Ferrari Sergio Concept, 2013
Pininfarina is presenting a concept car that renews the spirit and values of the extraordinary achievements obtained under the leadership of Sergio Pininfarina, projecting them into the future in the name of exclusivity, innovation and passion. A concept car in line with the approach that has allowed Pininfarina to generate a wealth of creations that have become car legends: the ability to combine passion, creativity, intelligence, technology and elegance in the continuity of the brand's genetic code. A mixture of aesthetic balance and elegant simplicity that last over time and make all Pininfarina models long-lived and resistant to changes in taste and fashion.
The new Pininfarina concept car could only be called Sergio. It is an exercise that Pininfarina decided to undertake on a brand that more than any other has marked the history of Pininfarina: Ferrari. The name of Sergio Pininfarina is inextricably linked to that union conceived 60 years ago: the Sergio, therefore, will also celebrate the importance of Pininfarina's contribution to the history of Prancing Horse design. A tribute that was immediately morally supported by Luca Montezemolo and Ferrari as a whole.
The two-seater barchetta of the future
With the Sergio you enter the fascinating and exciting realm of the two-seater barchetta as a unique and extreme object. Sportsmanship in the truest sense of the joy of driving, the passion of those who view cars as an unequalled source of excitement, the pleasure of admiring the essentiality of a one-off car by Pininfarina.
The sports car theme is built into Pininfarina: the fruitful collaboration with Ferrari which began in 1952, has generated some of the most popular sports cars of the postwar period. Returning to the charm of the two-seater Ferrari, compact and very sporty, is moreover, the perfect base for bonding Pininfarina's past to the future. The Sergio's mechanicals are those of the 458 Spider, which remains unchanged in its wheelbase and tracks. The formal interpretation, from which the dynamic, fluid and pure volumes spring, is absolutely free, in the best tradition of that Pininfarina design vision that has produced so many Ferrari-based concept cars recognised over time as masterpieces, such as the Mythos of 1989 and the Rossa of 2000. This approach also reminds us of Pininfarina's Ferrari-based custom-built cars such as the Testarossa Spider made for Giovanni Agnelli in 1987 or the Ferrari F360 Modena Barchetta in 2000 for Luca Montezemolo.
The result is a modern, organic view of the mid-rear-engined two-seater barchetta. The willingness to revisit volumes and surface treatments in a subliminal way emerges with the Sergio, which evokes the spirit of Pininfarina's best achievements for Ferrari of the '60s and '70s. A radical object, unique and essential, which rejects the superfluous and is performance-oriented. A real open air car with an explicit nod to racing cars, in the sense that a cupola is not fitted to protect occupants, for which two helmets are provided.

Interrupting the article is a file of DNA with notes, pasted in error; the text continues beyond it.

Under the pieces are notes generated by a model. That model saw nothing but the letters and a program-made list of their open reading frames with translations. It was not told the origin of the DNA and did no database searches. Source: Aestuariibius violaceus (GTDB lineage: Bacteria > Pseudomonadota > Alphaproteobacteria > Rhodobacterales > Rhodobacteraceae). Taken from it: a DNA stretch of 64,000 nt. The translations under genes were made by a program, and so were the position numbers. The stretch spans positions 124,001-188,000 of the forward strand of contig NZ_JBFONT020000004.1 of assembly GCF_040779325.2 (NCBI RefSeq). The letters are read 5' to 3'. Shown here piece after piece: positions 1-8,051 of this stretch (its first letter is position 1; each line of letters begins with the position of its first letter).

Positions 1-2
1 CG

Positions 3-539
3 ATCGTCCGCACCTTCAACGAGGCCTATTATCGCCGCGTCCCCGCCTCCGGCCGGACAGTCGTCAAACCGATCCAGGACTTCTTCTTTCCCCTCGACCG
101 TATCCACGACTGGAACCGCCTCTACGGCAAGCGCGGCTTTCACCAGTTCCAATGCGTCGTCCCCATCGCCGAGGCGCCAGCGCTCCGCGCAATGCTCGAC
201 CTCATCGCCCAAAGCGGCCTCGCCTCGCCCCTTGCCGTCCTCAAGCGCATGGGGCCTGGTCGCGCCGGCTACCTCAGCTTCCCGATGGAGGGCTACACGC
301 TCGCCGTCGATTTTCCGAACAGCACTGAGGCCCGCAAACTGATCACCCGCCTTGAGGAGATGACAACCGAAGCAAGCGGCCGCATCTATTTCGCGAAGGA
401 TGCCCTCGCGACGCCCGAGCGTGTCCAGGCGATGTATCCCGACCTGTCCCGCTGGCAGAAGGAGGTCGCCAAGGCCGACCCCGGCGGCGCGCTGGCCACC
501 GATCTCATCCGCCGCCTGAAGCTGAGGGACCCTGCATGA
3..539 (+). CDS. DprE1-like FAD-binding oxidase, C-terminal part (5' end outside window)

A realistic indeed quite possible concept
The modern interpretation of a barchetta is a choice consistent with one of the historical peculiarities of Pininfarina: mastery in the crafting of exceptional car bodies, capable of stirring emotions and becoming a future icon. The historical role of car body designers directed the design team towards research not on a new, hypothetical product for volume production, but on the creation of an exceptional object capable of expressing the Pininfarina DNA imprint; its exclusivity and development on the basis of a production car, in fact, places the Sergio firmly in the tradition of the great Pininfarina one-offs specifically designed for "special" clients, which makes it a real car, not just a show car.
The design theme
The Sergio is distinguished by a very simple and clear style, that becomes memorable the moment you look at it. Proportions pushed to the extreme, a dynamic front volume penetrating into a rear that is projected forward, a sculpted, three-dimensional interpretation of the typical barchetta. The composition of the two body masses through a longitudinal black insert becomes the design's guideline. Two volumes that enfold from outside to inside the car, creating a division/union line between back and front. Through the extremely fluid passage from one body to another, a form that was homogeneous in its accentuated muscularity was obtained.
The Sergio also expresses an iconicity linked to '60s Ferraris proposing bulging and sensual wings inspired by those of sports cars and racing cars of that era, achieved by compacting all volume accessories as much as possible. The extreme lightness of the Sergio, which appears to float with the front up, is a direct result of aerodynamic research. In the purest Pininfarina tradition, design is not an end in itself, but integrates functionality and aesthetics. The front semi-floating development with the spoiler under the front, expresses aesthetic force and is at the same time functional for the stabilisation of the aerodynamic load and the heat exchange. The aerodynamic deflector in front of the cockpit also creates a virtual windscreen through the deviation of the air flow, protecting the passengers from turbulence. The roll bar, designed as a wing surface, is perfectly tuned to the evolution of the flow coming from the front, adding a further down force effect. Finally, the rear nolder and the extractor close the design effectively and functionally. Still on the subject of aerodynamics, even the rear-view mirror takes on a fluid form that, given the flow of the front baffle, helps to divert air from the heads of the passengers.